SA newspaper in AfriLeaks launch


15 January 2015

Whistle-blowers can now leak information anonymously via AfriLeaks, a new website set up by 19 media outlets and activist groups across the continent, which is committed to “speaking truth to power”, according to the platform.

AfriLeaks is a secure and anonymous method of leaking information to any one of the 19 receiver newsrooms, which include Mail & Guardian, News Day, The Africa Report, The Zimbabwean, Botswana Guardian and 100 Reporters. The platform is a joint project of the African Network of Centers for Investigative Reporting (ANCIR) and the Hermes Center for Transparency and Digital Human Rights (Hermes).

It uses GlobaLeaks software, which AfriLeaks explains is specifically designed to protect the identities of the submitter and receiver in the exchange of leaked materials. The software is developed by Hermes, a non-profit organisation.

GlobaLeaks is an open source project aimed at creating a worldwide, anonymous, censorship-resistant, distributed whistle-blowing platform.

AfriLeaks aims to expose politicians and businessmen who abuse power in Africa, and its founders say it is an attempt to boost investigative journalism to expose widespread corruption and human rights abuses. It will also help to circumvent growing surveillance by governments and corporate firms, they say – necessary in a post-Snowden world.

“We’ve designed a system that helps you to share [confidential documents of public interest] while protecting your own identity, so that it becomes impossible to identify you as the source of the leak,” the founders explain on the site.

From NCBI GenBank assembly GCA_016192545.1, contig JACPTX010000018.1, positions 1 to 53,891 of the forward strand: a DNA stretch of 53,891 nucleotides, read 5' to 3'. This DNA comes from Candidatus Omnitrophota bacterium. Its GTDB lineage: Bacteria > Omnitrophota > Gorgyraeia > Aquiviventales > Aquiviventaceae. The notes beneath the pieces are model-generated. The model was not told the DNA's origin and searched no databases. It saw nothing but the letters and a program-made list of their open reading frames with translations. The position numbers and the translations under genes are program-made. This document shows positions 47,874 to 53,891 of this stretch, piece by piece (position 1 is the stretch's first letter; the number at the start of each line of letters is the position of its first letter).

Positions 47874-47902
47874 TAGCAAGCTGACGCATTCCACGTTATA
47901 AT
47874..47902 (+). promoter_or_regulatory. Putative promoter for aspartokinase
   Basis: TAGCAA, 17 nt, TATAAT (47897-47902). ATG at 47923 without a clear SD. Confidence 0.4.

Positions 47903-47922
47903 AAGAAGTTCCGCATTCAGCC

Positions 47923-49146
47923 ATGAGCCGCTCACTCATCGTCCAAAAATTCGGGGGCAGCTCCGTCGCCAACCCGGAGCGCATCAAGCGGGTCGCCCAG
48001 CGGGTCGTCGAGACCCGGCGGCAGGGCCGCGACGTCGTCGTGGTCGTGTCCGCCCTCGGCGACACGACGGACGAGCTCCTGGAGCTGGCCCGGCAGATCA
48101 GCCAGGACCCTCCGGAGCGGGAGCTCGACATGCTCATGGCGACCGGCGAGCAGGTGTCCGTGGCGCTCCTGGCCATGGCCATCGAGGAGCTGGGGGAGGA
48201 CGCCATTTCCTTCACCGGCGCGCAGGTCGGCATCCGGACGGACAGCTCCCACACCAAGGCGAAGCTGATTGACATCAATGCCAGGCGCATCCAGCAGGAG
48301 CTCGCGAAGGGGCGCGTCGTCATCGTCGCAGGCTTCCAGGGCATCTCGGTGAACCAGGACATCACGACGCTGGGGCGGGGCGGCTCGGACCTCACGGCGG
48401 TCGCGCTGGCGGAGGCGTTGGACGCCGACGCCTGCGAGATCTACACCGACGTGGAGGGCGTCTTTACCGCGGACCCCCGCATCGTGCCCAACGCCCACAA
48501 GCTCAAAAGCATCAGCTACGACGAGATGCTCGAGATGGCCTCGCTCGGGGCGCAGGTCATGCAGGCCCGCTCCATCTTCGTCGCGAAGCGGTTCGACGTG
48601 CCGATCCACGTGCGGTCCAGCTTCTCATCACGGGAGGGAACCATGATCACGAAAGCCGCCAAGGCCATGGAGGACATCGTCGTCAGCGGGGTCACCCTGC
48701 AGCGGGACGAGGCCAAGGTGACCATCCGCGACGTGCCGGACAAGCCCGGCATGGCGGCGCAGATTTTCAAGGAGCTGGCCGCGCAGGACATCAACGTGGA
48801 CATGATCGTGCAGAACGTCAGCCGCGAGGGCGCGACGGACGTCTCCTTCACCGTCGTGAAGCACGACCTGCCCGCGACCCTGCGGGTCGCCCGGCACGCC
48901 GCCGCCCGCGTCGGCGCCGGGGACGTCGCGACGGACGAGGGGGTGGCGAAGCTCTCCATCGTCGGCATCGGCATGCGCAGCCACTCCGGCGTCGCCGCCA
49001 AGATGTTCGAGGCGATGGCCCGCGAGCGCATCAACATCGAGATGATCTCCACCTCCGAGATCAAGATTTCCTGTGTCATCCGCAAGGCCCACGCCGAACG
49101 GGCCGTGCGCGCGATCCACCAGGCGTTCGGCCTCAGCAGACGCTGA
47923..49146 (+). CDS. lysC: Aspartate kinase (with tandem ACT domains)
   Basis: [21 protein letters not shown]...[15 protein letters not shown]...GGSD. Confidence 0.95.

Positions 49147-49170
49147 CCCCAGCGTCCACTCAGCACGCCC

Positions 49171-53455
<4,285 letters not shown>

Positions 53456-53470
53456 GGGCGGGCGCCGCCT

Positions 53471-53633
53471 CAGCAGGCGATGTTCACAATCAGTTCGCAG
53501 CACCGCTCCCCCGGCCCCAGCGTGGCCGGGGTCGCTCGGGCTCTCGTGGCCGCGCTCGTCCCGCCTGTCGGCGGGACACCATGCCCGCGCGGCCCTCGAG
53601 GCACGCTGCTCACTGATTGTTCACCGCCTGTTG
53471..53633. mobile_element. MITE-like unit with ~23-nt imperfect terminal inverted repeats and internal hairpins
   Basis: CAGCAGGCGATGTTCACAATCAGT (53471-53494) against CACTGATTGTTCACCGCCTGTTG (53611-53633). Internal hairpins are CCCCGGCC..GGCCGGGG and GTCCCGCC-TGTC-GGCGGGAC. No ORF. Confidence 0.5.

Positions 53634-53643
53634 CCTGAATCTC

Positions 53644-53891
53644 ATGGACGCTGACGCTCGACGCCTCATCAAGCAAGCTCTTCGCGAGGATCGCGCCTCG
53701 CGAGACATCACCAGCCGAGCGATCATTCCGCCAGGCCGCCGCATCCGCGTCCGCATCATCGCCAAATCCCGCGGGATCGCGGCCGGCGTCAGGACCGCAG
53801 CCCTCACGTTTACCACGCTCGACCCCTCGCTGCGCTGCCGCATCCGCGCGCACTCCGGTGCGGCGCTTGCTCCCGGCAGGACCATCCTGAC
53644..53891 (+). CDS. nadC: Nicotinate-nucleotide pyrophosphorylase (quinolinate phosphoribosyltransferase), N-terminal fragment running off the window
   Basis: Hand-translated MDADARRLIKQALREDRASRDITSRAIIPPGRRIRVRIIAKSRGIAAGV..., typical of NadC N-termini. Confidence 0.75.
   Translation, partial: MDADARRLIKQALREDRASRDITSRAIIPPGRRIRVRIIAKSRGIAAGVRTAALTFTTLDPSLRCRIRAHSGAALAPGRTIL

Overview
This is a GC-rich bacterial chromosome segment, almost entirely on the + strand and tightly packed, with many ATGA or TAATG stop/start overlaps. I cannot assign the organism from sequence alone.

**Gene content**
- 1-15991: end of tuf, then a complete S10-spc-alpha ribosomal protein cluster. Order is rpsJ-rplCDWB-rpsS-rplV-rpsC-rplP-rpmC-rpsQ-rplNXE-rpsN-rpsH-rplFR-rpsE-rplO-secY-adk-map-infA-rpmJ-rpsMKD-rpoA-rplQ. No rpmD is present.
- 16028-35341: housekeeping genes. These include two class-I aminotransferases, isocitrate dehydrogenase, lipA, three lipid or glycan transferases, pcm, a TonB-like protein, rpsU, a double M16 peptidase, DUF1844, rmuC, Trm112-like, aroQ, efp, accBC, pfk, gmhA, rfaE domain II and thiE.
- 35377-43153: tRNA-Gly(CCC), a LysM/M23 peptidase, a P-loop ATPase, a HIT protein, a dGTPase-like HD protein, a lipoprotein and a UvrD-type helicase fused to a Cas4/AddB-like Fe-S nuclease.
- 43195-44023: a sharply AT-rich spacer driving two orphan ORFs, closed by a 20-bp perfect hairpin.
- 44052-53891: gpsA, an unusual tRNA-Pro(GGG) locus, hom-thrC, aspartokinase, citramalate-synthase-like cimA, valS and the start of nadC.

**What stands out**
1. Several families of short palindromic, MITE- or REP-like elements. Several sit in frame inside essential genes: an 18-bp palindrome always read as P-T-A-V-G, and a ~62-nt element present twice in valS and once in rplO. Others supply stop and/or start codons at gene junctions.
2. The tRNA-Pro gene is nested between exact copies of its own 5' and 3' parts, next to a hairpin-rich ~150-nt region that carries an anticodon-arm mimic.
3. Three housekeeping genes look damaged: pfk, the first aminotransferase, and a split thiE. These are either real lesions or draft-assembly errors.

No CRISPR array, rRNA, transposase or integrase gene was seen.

Whistle-blowers are able to send documents and select which of AfriLeaks’ member organisations should investigate it. The whistle-blower is also able to stay in touch and answer further questions without revealing his or her name or contact information.

However, they are advised to take precautions in leaking sensitive information. “Leaking is never without risk. AfriLeaks tries, as much as possible, to protect information and to provide information about the risks.

“The system makes finding the source of a leak close to impossible. Our receivers are journalists [who] have been trained in the use of state-of-the-art security tools and procedures.”

The Mail & Guardian says AfriLeaks is an offshoot of GlobaLeaks, an initiative which aims to help media houses in Europe in the same way, with the aim of making whistle-blowing safer. “In the post-Snowden world in which we live, with government and corporate surveillance a reality, it has become critically important for journalists and whistle-blowers to take every precaution to ensure their digital safety,” the paper reports.

Edward Snowden, a former American security contractor, is in exile in Russia. The US wants to put him on trial for leaking to the media in 2013 details of mass surveillance programmes.

“We are confident that AfriLeaks is the safest way to anonymously leak to us,” the Mail & Guardian says. “We take the safety of our sources very seriously, and strongly recommend that whistle-blowers use this programme when leaking sensitive information to us.”

There is a step-by-step guide explaining to whistle-blowers how to upload documents, how to secure devices as much as possible, and how to keep in touch with the platform after contact has been made.

SAinfo reporter